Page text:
I thought I was in love with him before, but it was you all along, wasn't it? The same mud coloured hair, the familiar emerald eyes that crinkled in laughter and were deep enough to drown in; subconsciously, I had never intended to leave you behind. The memory of my estranged "lover" mocked my every move as I kept my eyes trained on the real thing in the flesh, your eyes twinkling genuinely for the first time ever since our reunion as you mused over my lack of focus.
As you waved at me across the road upon your departure, my mind went to a far away place, one of my most close-to-heart original songs spilling out of my lips distractedly. Suddenly I wasn't a lost, almost middle aged man singing in a backstreet cafe anymore. I saw a seaside hut, a living room, a mantlepiece. I saw you, and me, remaining as carefree as I remembered whilst we raced across a sandy beach. There was a beautiful pair of children, our children. I could almost hear their names ringing in my dreams. It was all so clear, so close that I could almost reach out and grasp it, except that it wasn't real. In another universe, maybe, however no matter how close two parallel lines ran, they would just never meet.
When I finally met Levi, I knew right away that everything was irreversible. You saw the world in him, and it wasn't hard to see why. The boy was a cookie cutter version of his father, and even me, an almost-stranger who had only seen the man in question once, in a black frame surrounded by white roses, could instantly pick out the resemblance. Levi was the only thing left of him, of this apparent love of your life, and the adoration in your eyes had told me enough. You could never love someone as much as you miss them, and the hole in your heart might never get patched up, even if Levi tried. Some twisted part in me commanded my hatred towards the little creature who served as a constant reminder of your dead husband, but it was virtually impossible since as soon as he giggled, I was convinced that he would grow up to be another angel just like his dad. How could I muster hate towards an innocent child, especially when every single little move he made constantly led my thoughts back to you?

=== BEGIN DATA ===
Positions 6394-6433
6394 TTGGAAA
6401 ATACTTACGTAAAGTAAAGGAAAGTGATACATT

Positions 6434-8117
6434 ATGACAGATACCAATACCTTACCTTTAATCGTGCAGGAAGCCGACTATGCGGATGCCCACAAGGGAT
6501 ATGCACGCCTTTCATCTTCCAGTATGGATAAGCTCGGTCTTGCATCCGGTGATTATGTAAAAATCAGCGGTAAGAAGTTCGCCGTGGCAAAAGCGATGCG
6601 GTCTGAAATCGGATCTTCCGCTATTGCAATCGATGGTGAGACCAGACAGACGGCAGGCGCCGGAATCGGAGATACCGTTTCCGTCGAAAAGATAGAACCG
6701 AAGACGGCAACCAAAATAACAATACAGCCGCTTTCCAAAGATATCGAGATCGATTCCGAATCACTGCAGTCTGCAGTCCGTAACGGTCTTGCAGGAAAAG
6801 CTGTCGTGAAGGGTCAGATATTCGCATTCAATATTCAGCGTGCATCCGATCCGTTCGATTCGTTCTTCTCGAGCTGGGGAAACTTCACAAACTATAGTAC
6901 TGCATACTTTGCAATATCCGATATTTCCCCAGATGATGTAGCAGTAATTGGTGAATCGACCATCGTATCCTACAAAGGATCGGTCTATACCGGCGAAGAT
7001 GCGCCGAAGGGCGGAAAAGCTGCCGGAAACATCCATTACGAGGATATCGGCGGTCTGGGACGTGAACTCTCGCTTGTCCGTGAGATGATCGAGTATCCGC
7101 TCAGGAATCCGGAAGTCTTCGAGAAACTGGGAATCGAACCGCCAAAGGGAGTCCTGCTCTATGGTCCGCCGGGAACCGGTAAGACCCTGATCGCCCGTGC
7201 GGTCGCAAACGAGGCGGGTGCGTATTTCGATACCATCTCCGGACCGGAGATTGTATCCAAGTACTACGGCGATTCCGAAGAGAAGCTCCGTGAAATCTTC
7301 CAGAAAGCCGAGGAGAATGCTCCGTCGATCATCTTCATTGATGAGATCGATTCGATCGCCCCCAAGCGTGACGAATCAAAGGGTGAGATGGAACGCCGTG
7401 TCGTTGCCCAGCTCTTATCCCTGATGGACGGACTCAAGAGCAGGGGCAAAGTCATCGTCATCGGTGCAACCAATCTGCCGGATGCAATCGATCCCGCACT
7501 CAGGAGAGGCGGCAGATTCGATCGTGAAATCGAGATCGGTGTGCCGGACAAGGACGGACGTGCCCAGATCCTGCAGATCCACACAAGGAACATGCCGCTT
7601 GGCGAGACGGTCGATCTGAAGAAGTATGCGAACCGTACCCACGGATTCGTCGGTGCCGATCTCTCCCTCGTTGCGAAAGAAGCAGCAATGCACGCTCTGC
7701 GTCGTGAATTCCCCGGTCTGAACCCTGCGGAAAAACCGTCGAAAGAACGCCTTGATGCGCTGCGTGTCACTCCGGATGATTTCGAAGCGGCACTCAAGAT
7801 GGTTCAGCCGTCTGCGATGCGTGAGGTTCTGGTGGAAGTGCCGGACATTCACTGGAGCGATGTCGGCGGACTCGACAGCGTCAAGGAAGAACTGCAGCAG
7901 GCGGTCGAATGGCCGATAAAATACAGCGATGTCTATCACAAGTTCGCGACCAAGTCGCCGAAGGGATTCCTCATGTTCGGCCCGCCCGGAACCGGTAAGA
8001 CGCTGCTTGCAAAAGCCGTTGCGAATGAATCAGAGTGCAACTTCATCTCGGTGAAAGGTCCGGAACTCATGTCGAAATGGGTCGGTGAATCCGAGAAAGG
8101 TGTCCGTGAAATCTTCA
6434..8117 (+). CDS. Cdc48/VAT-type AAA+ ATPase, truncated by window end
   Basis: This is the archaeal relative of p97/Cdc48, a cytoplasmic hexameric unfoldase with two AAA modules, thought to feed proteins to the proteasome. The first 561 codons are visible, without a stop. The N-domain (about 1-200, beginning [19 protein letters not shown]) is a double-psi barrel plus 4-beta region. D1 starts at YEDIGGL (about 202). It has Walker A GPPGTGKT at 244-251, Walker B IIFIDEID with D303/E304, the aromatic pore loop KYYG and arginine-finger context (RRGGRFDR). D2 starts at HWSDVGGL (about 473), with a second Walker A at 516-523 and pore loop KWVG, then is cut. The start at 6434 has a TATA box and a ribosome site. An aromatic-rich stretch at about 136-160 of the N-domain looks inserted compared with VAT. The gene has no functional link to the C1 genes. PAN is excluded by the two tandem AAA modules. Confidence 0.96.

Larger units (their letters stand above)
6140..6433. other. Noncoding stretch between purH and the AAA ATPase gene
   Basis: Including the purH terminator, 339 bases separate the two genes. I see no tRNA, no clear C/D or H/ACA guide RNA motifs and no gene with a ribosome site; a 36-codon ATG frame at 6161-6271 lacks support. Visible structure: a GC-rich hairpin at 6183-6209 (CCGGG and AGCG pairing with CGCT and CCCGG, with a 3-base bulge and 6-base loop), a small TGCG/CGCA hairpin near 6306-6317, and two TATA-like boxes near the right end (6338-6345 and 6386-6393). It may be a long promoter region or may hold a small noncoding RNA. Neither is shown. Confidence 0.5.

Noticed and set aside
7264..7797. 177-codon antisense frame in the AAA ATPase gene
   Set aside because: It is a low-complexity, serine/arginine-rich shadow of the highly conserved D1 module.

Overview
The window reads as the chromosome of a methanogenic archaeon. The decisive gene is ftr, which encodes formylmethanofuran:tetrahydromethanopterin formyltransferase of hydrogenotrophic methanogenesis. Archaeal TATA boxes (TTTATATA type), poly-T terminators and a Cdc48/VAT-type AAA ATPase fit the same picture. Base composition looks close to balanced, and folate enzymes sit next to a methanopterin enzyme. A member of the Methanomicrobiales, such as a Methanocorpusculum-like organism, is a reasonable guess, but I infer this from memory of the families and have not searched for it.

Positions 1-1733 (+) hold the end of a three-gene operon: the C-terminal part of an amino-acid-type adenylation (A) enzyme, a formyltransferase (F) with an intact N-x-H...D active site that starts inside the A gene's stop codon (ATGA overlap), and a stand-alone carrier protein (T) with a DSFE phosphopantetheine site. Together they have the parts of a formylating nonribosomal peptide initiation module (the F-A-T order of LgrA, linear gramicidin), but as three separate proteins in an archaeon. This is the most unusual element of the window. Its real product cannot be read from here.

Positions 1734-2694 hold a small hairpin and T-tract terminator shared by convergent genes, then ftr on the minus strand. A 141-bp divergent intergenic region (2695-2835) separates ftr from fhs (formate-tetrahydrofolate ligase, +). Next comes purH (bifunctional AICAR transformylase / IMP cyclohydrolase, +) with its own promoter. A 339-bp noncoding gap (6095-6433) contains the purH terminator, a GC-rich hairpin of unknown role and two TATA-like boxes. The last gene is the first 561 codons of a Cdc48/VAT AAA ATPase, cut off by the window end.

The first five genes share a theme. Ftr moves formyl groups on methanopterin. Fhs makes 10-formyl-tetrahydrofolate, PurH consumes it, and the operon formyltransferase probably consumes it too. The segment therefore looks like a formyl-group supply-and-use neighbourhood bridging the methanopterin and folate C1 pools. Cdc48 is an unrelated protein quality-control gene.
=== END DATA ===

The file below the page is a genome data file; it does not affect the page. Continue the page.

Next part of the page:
I was knocked out of my trance by the unmistakable scent of cinnamon, and Levi's small palm tugging at the hem of my shirt, him insistently requesting me to sing Let It Go with barely articulate vocabulary. I wouldn't expect any otherwise from a Disney lover's son, so I smiled and did as I was told.
Most of the other customers had left by now, the last one just stepping out of the door as my eyes followed the old lady outside. It was snowing. The little boy noticed too, hopping to the window immediately as he squealed with glee. You laughed, the sound warming my entire being more than any mulled drink could ever do. However it was also at this particular moment when the shop owner brought out a slice of her Yule log cake, sympathy etched on her features as she watched the exhilarated child climb onto the leather seat in attempt to see the white fluff better. It was out of character of the usually harsh woman, but I imagine no one could turn a cold heart towards a widow and his small child spending their first Christmas as a broken family. You looked conflicted, tempted by the delicious food before you and obliged to pay courtesy, but Levi was not to be contained, demanding to be brought outside to see the snow. Christmas magic must be somewhat real, because the dense woman for once had caught on and diligently ushered the boy outside, pushing the inviting food towards you in the process. You dug into the cake without mercy as soon as the two of them were out of the door. I laughed involuntarily.